In some comforting news, it seems like many Americans still have a little bit of common sense, at least when it comes to their young kids.
Yep. Parents, realizing that Covid poses essentially no risk for little children, are eschewing the jab for kids under five, even though the public health establishment is still pushing hard for the vaccines.
Most parents of young children do not plan to get them vaccinated against COVID-19, according to a new poll from the Kaiser Family Foundation released Tuesday.
More than 40 percent of parents of children under 5 said they will "definitely not" vaccinate their kids, compared to about 10 percent who said they want to get their kids vaccinated as soon as possible, according to Kaiser's latest survey. Only seven percent said they already have gotten their kids vaccinated.
Forty percent are already saying that under no circumstances will they give their children the experimental drug. Only 1-in-10 parents say they definitely want to subject their children to this large-scale medical experiment.
About a quarter of all parents surveyed said they want to "wait and see" how the vaccine works in other young children, while 13 percent said they would only get their child vaccinated if it were required for school or child care.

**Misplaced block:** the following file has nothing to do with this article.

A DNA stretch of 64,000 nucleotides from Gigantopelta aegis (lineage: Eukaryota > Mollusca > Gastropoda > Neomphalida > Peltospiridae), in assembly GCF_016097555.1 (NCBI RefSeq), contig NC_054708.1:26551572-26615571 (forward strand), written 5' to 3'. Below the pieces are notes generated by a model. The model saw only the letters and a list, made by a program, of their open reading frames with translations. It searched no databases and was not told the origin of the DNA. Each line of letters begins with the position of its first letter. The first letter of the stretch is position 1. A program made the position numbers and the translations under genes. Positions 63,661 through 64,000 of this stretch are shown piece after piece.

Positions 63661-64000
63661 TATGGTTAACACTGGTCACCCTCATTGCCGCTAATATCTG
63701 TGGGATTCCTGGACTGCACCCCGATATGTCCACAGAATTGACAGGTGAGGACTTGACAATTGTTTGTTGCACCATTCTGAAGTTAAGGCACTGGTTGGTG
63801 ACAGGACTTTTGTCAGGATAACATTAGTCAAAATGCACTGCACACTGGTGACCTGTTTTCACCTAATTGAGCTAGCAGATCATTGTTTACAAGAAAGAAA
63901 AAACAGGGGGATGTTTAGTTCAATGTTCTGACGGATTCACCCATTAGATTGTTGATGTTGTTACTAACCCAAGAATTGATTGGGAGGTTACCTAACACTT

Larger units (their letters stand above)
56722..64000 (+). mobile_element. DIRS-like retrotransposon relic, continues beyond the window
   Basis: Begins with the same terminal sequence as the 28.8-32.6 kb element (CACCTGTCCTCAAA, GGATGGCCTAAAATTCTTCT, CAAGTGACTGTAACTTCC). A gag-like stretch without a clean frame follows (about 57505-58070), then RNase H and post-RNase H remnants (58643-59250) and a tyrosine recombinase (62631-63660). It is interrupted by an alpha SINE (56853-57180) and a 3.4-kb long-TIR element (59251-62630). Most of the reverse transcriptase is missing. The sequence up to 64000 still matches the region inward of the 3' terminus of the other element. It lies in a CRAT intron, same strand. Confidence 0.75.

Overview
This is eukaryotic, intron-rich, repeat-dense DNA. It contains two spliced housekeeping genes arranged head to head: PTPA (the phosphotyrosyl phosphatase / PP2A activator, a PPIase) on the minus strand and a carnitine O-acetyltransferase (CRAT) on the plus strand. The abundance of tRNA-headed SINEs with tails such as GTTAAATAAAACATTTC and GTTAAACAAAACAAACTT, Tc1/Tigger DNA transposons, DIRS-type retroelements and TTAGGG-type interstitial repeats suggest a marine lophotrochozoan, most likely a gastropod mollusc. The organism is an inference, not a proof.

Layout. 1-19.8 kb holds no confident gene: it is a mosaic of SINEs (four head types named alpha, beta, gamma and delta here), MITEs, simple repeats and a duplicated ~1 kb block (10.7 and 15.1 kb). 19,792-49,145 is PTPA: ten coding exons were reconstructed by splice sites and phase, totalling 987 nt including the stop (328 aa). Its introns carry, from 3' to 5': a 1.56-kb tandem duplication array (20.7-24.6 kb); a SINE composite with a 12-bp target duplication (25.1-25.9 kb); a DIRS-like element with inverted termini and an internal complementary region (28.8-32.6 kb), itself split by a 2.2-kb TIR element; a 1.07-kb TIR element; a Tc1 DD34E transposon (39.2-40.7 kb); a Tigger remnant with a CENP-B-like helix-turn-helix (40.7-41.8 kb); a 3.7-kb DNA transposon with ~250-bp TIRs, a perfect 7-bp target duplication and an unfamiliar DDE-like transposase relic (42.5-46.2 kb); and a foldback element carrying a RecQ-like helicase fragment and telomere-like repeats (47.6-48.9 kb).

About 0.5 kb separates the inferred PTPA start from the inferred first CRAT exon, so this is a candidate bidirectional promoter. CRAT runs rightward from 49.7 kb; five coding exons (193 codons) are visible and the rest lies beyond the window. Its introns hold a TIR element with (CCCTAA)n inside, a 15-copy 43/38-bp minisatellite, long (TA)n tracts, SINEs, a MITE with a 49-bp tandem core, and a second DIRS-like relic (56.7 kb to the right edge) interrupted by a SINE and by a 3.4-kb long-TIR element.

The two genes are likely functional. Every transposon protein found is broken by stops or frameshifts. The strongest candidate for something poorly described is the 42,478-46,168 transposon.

It is discouraging to see that if a school system, like LA or New York, requires the jab some parents will give in to the demand.
The hesitation isn't just coming from people who are unvaccinated. Even among parents who are vaccinated, about one in four said they will "definitely not" get their young child their shots, according to the poll.
At least some people have the wisdom to see that Covid is simply more dangerous the older you get. If an adult wants to get the shot, that's on them. No big deal.
But even the people who chose to get the shot themselves still don't think it makes any sense to give it to little kids.
The Food and Drug Administration authorized shots for kids ages 5 and younger in June, more than a year and a half after the shots were first authorized for adults. There are about 18 million kids eligible.
The findings emphasize the difficulty health officials face in convincing parents to get their young children vaccinated.
The FDA has authorized these drugs and they started manufacturing them based on the idea that they could push these on kids the same way they did on older folks.
But it's not going to work that way. Parents are going to be more cautious about their kids than they are about themselves.
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